Letters to the Editor: Just like other Americans, Asians can be sports stars and mass killers

Vice President Kamala Harris visits the site of the mass shooting in Monterey Park on Jan. 25.
Vice President Kamala Harris visits the site of the mass shooting in Monterey Park on Wednesday.
(Gary Coronado / Los Angeles Times)
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To the editor: In recent issues of The Times, the newspaper has inadvertently introduced the broader community to the diverse (ethnically and socioeconomically) Asian American community. (“In Monterey Park and now Half Moon Bay, the pain of hearing it’s ‘one of our own,’” column, Jan. 24)

The shootings of Asians by Asians is on the ugly side of the ledger, and the triumphant possibilities in sports are on the plus side. The alleged shooters in Monterey Park and Half Moon Bay, and new Lakers forward Rui Hachimura and Olympic gold medal winner Nathan Chen, are all part of Asian Americana.

Add to this cornucopia of people my grandson, who is on one side sixth-generation Japanese American and on the other ethnically Chinese. There you have it.


We can buy guns and kill people. We can win Olympic gold medals. We can put a basketball through a hoop. We have “model minority” and forever foreigner (“where are you from?”) stereotypes, as well as the unrelenting “tiger mom.” There’s another dimension, captured by Stanford University psychologist Helen Hsu’s quote in Erika D. Smith’s column: “There are people in our community who are really, really, really not doing well and we don’t talk about them.”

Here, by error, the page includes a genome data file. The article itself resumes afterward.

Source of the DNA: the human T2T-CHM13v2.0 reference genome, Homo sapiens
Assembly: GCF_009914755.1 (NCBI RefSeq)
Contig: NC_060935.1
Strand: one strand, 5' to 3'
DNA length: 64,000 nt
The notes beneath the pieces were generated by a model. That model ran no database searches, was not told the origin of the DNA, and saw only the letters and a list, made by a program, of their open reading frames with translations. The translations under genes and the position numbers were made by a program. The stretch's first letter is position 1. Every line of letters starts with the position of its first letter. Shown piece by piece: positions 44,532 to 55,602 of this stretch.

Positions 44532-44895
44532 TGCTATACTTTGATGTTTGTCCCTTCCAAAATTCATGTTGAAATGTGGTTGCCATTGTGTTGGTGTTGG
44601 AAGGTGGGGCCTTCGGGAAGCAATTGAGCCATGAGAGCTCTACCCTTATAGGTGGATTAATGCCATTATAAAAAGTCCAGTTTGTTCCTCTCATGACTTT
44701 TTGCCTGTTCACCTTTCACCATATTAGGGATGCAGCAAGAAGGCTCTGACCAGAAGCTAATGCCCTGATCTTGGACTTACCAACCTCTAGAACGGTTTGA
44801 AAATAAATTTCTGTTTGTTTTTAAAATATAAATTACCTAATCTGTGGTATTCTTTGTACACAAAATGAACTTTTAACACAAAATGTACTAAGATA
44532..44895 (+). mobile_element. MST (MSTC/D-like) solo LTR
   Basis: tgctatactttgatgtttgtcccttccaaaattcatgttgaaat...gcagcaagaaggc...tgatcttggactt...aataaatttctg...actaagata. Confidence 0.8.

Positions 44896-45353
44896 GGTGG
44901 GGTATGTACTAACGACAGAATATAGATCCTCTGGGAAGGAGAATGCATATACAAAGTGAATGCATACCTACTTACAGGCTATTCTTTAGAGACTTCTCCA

In other words, Asian and Pacific Islander Americans are just like everyone else.

Warren Furutani, Gardena


To the editor: When I read about suspected Monterey Park gunman Huu Can Tran’s recent visits to a police station in Hemet, I couldn’t help but wonder if things would have ended differently if free mental health services had been available at this police station.

Then I go on to ask myself the same question with different killers and different venues. What if there had been free and accessible mental health centers in their schools, on the corner, next to their work, in stores or at the library?

What if?

But there wasn’t. Because money. Because stigma. Because a growing public anathema due to the frequency of these horrific displays of societal fracture.

It needs to change. We need to heal.

Cathryn Roos, Prescott, Ariz.



To the editor: Both The Times’ editorial board and Gov. Gavin Newsom say the same thing — that these mass killers all have one thing in common, and that’s possession of guns.

They have more than that in common. These shooters are all men.

Why is this defining aspect repeatedly ignored in coverage and legislation of these terrible tragedies? Where is any discussion or resolve to address this fact? No one talks about it other than to report that these men were angry, isolated and then just snapped.

If abortion is considered murder by many, and new restrictive laws to access it are in place in many states, why can’t men who seek and collect weapons be forced to abide by more stringent rules when acquiring guns?

Mary Fischer, Los Angeles